Everyone in the Marine Corps has a story. No one knows this better than does Sgt. Dana Beesley, who just earned the prestigious title of 2020 Photographer of the Year from the Military Visual Awards, an international competition showcasing the best of the best in military photography.
Beesley grew up in the small town of Lewiston, Idaho, the daughter of a local journalist. After watching All the President’s Men as a young child, she fell in love with investigative reporting. She fiddled with disposable cameras, took pictures on family camping trips, and pored with wonder over the hundreds of copies of National Geographic Magazine her mother had collected in the basement, looking at only the photos and captions.
After joining the Marine Corps as a combat photographer in 2015, Beesley got serious about photography.
“From there, the adventure began,” she told Coffee or Die Magazine, looking back on her decision to enlist after completing her freshman year at the University of Idaho.
Beesley is based at the Marine Corps Recruit Depot Parris Island, South Carolina, where she chronicles the struggles and successes of the thousands of recruits who undergo recruit training there annually.
“Even though we go through the same training every week, the people themselves are all different,” she said. “They all experience emotions differently. They all experience pain differently. They all experience passion and drive and motivation differently.”
From the recruit who may be conquering a fear of heights to plunge off a high dive for the first time, to the one who has spent the last of his energy during the crucible, Beesley wants to capture every moment.
Beesley’s portfolio was one of more than 2,000 submissions from US and NATO military members around the world, according to the Military Visual Awards.
“One of the things that I think separates [Beesley] from a lot of people is there’s an emotional connection she has with a lot of her photos,” Chief Warrant Officer 2 Bobby Yarbrough said. “She gets that emotional connection with people, which makes them more comfortable in front of a camera, but also makes her imagery just stand out and pop.”
Yarbrough’s opinion carries a lot of weight. Like Beesley, he graduated from the Military Photojournalism Program at the S.I. Newhouse School of Public Communications at Syracuse University, which is sometimes affectionately described as “the Top Gun” of military photojournalism. The Marines regularly shoot photos together on base, building a competitive camaraderie. Yarbrough was also the runner up in this year’s contest.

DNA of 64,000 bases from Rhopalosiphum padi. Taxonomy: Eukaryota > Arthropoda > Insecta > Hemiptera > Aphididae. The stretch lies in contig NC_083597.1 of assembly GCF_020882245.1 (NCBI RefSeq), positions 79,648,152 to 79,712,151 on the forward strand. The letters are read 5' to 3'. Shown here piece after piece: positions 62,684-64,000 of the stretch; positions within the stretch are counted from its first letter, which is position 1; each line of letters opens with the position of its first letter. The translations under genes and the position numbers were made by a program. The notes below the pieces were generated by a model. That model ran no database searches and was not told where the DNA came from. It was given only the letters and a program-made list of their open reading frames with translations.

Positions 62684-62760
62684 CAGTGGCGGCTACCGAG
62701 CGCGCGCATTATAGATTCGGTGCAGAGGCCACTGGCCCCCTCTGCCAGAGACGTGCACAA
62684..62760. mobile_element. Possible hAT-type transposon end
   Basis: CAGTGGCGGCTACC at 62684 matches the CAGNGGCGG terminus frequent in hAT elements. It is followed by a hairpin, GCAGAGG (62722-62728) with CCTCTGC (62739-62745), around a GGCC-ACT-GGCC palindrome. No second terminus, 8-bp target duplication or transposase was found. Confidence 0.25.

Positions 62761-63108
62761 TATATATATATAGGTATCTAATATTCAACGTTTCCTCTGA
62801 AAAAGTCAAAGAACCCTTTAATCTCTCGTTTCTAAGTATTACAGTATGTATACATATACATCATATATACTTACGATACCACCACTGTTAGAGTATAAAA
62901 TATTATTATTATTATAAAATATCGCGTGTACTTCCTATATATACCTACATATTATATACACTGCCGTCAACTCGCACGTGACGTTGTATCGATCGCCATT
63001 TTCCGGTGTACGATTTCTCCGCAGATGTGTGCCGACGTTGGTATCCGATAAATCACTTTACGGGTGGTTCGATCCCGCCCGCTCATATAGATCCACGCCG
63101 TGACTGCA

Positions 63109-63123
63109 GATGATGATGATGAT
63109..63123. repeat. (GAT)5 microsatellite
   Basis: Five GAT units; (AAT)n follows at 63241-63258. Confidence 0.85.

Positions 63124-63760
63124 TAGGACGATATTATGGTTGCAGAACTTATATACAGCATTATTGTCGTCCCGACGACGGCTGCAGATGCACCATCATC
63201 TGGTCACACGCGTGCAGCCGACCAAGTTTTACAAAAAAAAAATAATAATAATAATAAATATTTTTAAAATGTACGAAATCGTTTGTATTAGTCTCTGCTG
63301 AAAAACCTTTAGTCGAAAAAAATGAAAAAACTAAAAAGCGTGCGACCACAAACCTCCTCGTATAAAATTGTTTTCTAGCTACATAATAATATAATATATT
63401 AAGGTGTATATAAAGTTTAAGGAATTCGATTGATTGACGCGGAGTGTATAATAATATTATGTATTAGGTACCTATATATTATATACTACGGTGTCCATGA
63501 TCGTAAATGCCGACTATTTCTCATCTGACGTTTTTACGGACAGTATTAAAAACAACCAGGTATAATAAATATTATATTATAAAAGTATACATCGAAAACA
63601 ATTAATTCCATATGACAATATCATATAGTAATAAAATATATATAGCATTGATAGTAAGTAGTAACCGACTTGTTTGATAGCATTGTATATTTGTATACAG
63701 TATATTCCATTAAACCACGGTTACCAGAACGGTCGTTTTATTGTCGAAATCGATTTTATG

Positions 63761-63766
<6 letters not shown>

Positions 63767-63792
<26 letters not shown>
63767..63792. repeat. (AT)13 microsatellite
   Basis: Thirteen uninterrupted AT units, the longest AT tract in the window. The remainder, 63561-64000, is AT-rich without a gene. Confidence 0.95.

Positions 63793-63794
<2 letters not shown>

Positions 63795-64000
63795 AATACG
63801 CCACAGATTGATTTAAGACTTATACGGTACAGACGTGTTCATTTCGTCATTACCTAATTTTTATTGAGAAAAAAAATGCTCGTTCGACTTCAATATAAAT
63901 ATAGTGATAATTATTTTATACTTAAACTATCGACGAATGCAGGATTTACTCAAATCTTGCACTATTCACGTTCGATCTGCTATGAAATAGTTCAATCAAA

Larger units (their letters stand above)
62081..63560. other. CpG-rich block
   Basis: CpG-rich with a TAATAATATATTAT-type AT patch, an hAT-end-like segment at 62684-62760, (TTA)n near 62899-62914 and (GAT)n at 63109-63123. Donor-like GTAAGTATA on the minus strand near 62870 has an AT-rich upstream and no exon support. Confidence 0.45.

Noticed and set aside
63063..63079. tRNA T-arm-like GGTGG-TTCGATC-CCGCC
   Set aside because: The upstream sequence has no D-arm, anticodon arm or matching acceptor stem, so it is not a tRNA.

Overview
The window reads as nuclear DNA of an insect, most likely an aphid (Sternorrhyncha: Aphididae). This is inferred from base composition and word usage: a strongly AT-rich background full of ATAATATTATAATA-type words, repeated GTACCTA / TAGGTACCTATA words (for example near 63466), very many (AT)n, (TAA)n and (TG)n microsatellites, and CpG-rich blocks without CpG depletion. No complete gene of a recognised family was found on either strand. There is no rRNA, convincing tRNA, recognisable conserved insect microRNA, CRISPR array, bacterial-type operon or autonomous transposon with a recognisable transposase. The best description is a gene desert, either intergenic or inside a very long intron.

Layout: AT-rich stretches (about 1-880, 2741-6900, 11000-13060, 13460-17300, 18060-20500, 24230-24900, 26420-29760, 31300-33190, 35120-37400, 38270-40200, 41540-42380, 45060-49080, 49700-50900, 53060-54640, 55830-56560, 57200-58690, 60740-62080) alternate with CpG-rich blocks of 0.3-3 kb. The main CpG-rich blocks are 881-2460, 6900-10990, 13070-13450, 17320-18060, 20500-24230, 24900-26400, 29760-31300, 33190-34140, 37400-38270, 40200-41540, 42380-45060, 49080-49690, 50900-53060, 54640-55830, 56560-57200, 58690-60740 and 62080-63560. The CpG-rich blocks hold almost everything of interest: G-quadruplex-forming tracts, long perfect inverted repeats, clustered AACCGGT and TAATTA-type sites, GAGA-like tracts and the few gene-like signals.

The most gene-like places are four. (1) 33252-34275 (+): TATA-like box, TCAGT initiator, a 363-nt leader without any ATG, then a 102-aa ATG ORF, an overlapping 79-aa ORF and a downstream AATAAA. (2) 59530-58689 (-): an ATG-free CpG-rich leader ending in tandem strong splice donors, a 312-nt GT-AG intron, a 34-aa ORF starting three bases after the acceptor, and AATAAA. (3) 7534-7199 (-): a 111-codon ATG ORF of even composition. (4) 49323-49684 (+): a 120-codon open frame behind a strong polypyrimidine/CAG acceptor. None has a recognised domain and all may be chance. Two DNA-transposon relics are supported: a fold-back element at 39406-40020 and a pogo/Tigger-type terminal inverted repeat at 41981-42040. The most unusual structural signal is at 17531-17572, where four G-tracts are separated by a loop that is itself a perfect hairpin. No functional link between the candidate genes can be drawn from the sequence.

“Nothing makes me happier than seeing Sgt. Beesley actually beat me out in the competition,” Yarbrough said. “Being a leader in the Marine Corps, nothing is more humbling than seeing the people below you succeed. And her portfolio was definitely better than mine.”
Beesley herself is incredibly humble, though, crediting her fellow Marines with her success. She leads a 16-person team that specializes in all areas of public communication and digital engagement at MCRD Parris Island.
“It’s because of the Marines underneath and above me that I’m here today,” she said. “I wish I could give this award to all the Marines at Parris Island. I don’t want to take it for myself.”
Beesley won’t run out of stories to tell on Parris Island anytime soon. In fact, there’s one very specific photo she’s trying to take.
“I’m still waiting for that moment where I capture that complete exhaustion on a drill instructor’s face behind a closed door,” she said.
Drill instructors are notoriously stoic, and even if their facade slips for a moment, it goes right back up the second they see Beesley’s lens.
“The things that these drill instructors do day in and day out for the betterment of the Marine Corps is absolutely astonishing,” she said. “I wish I could show that in my camera.”
See more of Beesley’s winning portfolio here, as well as powerful photos in other categories, such as news, feature, portrait, and more.